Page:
Homeland Security Dept. Warns that U.S. is Unprepared for Nuclear Emergency

Saturday, April 09, 2011
The federal agency charged with ensuring the nation’s security against disasters admitted last year in a confidential report that the United States is ill-prepared to deal with a significant release of radiation.
Coming on the heels of Japan’s nuclear crisis, the news of the Department of Homeland Security report raises serious concerns about the lack of attention government officials have given to radiation threats, whether it stems from a terrorist attack (such as a “dirty bomb”) or a natural disaster impacting a power plant.
The Homeland Security study found that the health system “can only handle a few radiation injuries at any one time” and that “there is no strategy for notifying the public in real time of recommendations on shelter or evacuation priorities.”
Compounding the lack of preparation is the fact that the federal government two years ago ceased stockpiling potassium iodide, the best-known agent to counter radioactive iodine-induced thyroid cancer in young people.
Another report produced in 2010, from the Council on State and Territorial Epidemiologists, concluded that nearly half of all states have no radiation plan for areas outside federally-mandated nuclear power plant emergency zones. The report also stated that about 85% of officials surveyed said their states could not properly respond to a radiation incident because of inadequate planning, resources, staffing and partnerships.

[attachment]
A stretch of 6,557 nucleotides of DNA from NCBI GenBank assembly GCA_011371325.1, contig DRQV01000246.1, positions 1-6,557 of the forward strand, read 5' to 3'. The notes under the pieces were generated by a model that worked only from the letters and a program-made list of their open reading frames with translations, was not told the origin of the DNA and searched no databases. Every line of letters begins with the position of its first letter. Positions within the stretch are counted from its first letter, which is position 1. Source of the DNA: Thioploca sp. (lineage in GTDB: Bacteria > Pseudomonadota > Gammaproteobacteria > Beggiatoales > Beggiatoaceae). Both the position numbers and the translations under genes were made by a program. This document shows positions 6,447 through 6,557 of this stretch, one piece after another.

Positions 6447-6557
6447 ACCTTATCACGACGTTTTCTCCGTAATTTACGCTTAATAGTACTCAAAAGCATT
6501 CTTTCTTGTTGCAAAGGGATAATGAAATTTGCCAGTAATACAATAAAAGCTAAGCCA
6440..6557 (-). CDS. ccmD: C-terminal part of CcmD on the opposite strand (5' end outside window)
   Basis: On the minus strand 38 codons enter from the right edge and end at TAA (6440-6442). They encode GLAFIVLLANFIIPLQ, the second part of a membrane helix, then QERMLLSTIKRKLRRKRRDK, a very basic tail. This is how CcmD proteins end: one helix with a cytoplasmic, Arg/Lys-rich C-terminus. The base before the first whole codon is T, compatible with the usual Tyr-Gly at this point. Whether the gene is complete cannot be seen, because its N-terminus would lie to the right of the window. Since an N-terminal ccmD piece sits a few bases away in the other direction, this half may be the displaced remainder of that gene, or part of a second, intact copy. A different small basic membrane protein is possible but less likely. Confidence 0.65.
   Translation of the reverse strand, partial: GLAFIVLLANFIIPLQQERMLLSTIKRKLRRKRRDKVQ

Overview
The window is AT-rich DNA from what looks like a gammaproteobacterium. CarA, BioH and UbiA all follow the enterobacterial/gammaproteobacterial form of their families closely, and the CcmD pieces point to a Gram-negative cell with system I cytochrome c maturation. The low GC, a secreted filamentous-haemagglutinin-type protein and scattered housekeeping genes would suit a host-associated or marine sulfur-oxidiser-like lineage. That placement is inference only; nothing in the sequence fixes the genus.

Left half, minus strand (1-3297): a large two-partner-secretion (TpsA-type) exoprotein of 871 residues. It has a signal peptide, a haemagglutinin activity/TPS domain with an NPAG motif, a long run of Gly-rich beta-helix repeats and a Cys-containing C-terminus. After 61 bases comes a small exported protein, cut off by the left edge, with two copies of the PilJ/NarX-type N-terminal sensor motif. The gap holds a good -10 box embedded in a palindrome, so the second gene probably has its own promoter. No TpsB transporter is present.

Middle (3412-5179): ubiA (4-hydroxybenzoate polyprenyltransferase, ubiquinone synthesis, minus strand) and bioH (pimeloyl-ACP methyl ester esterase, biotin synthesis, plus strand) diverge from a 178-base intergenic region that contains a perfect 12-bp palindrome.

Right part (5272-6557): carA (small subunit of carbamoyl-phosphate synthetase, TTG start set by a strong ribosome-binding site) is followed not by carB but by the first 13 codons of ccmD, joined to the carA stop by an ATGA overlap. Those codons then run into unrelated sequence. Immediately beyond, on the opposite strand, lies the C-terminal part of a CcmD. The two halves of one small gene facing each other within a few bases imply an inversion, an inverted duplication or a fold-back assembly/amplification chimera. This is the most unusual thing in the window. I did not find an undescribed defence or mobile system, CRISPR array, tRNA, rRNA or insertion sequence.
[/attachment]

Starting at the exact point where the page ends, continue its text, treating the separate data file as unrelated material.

According to a report in the journal Disaster Medicine and Public Health Preparedness, if a major nuclear bomb were to hit Washington D.C., there would be a need for about 61,000 beds in intensive care units. However, there are only 118,000 intensive care beds in the entire United States and, on any given day, only 9,400 are free.
-Noel Brinkerhoff
20 Government Tips for Surviving a Nuclear Attack (by David Wallechinsky and Noel Brinkerhoff, AllGov)
Radiation Injury After a Nuclear Detonation: Medical Consequences and the Need for Scarce Resources Allocation (by Andrea L. DiCarlo et al, Disaster Medicine and Public Health Preparedness)


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